Since joining the chemistry faculty in 1981, Profesor Bleeke has established a nationally and internationally recognized research program in the area of transition metal organometallic chemistry. He is particularly well known for his research with metallabenzenes and other aromatic metallacycles.
Ever since Kekule’s intuitive idea on the structure of benzene, “aromaticity” has been one of the most fascinating and provocative research topics in chemistry. While benzene is the archetypical aromatic compound, it is now well known that heterocyclic analogues of benzene containing N, O, P or S also exhibit aromatic properties. In contrast very little is known about metallacyclic benzenoid compounds, i.e., benzene analogues in which a CH group has been formally replaced by a transition metal and its associated ligands. Such “metallabenzenes” represent a fundamentally new class of aromatic compounds in which metal d orbitals participate fully with carbon p orbitals in the formation of ring pi-bonds. We have succeeded in synthesizing metallabenzenes using an approach that employs pentadienyl reagents as the source of ring carbon atoms and C-H bond activation in the key ring-forming step. Using this strategy, we have synthesized red crystalline “iridabenzene” (see figure 1) in high yield.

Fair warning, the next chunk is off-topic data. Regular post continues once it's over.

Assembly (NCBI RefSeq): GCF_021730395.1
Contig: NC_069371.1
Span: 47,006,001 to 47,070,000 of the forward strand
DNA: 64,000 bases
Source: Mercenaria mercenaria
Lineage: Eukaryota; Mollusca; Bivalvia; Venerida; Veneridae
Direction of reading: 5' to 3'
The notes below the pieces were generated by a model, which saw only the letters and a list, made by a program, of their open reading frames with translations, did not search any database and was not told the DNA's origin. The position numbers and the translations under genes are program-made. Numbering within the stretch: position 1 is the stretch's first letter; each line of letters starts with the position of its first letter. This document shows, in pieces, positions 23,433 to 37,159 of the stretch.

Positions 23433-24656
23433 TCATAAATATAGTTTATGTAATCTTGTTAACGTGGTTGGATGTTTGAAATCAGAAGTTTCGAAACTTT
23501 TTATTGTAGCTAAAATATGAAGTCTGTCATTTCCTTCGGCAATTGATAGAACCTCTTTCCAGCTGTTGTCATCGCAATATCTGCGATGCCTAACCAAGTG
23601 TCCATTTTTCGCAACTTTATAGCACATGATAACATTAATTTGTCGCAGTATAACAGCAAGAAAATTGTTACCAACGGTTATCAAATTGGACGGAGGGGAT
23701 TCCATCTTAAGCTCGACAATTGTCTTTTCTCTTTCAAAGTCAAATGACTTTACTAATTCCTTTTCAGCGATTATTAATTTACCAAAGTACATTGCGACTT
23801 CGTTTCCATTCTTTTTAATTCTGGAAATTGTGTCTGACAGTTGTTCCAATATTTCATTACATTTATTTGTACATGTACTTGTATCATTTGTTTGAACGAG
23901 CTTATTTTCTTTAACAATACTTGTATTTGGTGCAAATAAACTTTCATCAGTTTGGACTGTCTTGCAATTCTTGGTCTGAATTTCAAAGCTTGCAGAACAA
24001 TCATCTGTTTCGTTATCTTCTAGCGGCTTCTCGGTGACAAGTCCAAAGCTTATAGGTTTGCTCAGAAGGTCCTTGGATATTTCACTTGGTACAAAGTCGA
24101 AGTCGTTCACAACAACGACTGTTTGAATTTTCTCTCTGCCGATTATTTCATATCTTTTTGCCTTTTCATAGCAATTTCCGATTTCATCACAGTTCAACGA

X-ray crystallography of 1 has confirmed the presence of a fully delocalized (and almost planar) metallacyclic ring, while the 1H NMR spectrum exhibits downfield chemical shifts, consistent with the presence of an aromatic ring current. Iridabenzene 1 exhibits a rich and varied reaction chemistry. Some of these reactions are typical of conventional organic arenes while others differ sharply due to the powerful influence of the transition metal center.
More recently, we have begun to study the synthesis of heteroatom-containing analogues of 1, species such as irdidafuran, iridapyrylium, iridathiophene, iridathiabenzene, and iridapyrrole. Our goal is to generate a family of closely-related molecules, enabling us to assess the effects of ring size and heteroatom incorporation on stability, structure, spectroscopy, and reactivity.